By default, the risk score assigned to assets is based on the risk score of their open vulnerabilities. If an asset has one or more open vulnerabilities, the highest risk score is assigned to the asset. This approach ensures that the asset's risk score accurately represents the most significant risk currently associated with it.
Assigning risk scores to assets based on their open vulnerabilities enables organizations to better understand the overall risk landscape of their infrastructure. This information helps security teams prioritize remediation efforts, allocate resources effectively, and implement risk mitigation strategies to reduce the potential impact of vulnerabilities on their assets.
Users with the Configurator or System Administrator role can access the pre-defined risk scoring model categories for assets by navigating to Administration > Data > Models > Host > Risk scoring. The default risk scoring model for assets is detailed in the table below:
Table 3: Brinqa built-in asset risk scoring model
|Highest active finding risk score||The default asset risk scoring model is based on the highest risk score for associated active findings.|
The conditions for the asset risk scoring model apply to data models that extend the asset data model. The conditions for these data models are as follows:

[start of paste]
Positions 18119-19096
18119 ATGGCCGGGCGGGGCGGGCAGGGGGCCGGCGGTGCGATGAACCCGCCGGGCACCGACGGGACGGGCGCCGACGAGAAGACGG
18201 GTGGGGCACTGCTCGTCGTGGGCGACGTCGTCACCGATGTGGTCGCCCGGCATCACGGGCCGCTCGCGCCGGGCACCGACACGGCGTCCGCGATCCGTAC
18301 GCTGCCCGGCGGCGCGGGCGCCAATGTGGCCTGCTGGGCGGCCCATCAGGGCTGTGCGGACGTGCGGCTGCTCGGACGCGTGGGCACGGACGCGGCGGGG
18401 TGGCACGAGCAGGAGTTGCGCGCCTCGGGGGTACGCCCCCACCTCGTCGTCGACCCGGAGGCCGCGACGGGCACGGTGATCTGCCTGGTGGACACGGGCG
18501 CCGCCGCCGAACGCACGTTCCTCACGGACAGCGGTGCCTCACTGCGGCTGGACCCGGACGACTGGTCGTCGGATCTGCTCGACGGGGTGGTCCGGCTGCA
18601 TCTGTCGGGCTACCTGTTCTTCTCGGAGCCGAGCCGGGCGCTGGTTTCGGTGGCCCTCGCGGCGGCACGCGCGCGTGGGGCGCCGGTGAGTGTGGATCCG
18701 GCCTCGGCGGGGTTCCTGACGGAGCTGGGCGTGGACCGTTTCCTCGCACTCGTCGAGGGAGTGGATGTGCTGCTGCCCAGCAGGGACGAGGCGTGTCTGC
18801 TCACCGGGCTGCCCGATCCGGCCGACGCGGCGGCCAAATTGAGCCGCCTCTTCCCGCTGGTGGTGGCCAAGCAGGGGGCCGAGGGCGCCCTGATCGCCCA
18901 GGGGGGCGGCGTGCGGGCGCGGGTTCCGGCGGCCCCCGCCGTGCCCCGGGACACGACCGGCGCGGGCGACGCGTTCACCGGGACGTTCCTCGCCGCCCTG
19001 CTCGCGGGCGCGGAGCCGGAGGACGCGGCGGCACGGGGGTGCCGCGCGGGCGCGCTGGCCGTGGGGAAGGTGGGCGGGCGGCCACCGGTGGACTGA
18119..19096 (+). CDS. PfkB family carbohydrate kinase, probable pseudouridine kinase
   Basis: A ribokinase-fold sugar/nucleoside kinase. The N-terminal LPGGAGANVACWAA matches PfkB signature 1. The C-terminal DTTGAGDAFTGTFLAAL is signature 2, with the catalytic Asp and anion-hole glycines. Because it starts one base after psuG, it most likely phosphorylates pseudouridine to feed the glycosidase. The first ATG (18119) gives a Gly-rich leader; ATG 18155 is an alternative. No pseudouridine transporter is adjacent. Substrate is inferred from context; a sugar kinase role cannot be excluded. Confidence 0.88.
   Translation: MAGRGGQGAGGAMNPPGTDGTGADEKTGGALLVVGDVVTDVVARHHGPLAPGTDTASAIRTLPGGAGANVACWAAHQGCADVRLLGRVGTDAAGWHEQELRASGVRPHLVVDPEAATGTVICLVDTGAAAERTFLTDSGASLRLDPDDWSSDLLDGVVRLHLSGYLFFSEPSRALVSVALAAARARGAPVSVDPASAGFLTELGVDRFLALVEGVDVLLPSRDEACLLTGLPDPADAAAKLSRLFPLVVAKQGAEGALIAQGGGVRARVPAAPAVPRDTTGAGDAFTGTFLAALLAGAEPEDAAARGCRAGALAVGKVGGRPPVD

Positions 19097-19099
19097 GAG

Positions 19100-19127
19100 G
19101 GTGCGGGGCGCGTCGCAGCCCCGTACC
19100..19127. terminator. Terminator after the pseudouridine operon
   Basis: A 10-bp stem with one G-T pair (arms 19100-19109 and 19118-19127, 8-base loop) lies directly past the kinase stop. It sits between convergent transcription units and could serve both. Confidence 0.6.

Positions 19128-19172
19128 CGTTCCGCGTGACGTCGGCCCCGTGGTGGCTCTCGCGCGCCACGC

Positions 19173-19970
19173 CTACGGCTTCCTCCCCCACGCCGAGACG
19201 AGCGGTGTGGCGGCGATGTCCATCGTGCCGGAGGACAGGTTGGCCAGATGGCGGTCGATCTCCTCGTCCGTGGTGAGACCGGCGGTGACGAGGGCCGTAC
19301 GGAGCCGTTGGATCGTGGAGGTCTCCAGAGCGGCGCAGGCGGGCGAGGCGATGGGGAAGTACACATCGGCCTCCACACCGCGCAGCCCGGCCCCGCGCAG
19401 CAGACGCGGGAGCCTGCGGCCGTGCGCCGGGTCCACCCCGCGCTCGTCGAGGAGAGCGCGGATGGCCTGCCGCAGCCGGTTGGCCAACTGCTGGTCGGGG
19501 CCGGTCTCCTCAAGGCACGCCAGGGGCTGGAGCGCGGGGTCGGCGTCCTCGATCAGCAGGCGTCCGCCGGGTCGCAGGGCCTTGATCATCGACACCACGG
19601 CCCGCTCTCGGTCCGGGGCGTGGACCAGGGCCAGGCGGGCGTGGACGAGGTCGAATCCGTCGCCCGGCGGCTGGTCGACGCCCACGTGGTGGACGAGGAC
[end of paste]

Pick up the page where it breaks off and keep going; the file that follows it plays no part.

Target data model: Host (or any data model that extends Asset)
Aggregation data model: Finding
Aggregation attribute: Risk score
statusCategory = "open"
ID exists(Note: This condition will always be true)
These conditions are used to compute the risk score for assets based on the open vulnerabilities associated with them. The risk scoring model first checks if the ID exists for each Host in the target data model, ensuring that the host exists. Then, for each existing host, it filters for findings with an "open" status category and identifies the highest risk score among them. This approach ensures that only relevant and active vulnerabilities are considered when calculating the asset's risk score.
Adjust risk score with risk factors
The risk scoring model defines which attributes act as the base risk score for the risk score computation. If the chosen risk scoring model has risk factors enabled, then the base risk score can be adjusted by the risk factors applied to that finding. Risk factors may either increase or decrease the base risk score.
Typically, if you rely solely on base scores, you may end up with many findings rated as high or critical. Risk factors are designed to lower the priority of findings in secure networks with little to no traffic, while elevating those that involve sensitive data or support critical business functions. CVSS scores provide information about the vulnerability itself, but they don't offer insights into the importance of the location where the vulnerability is found.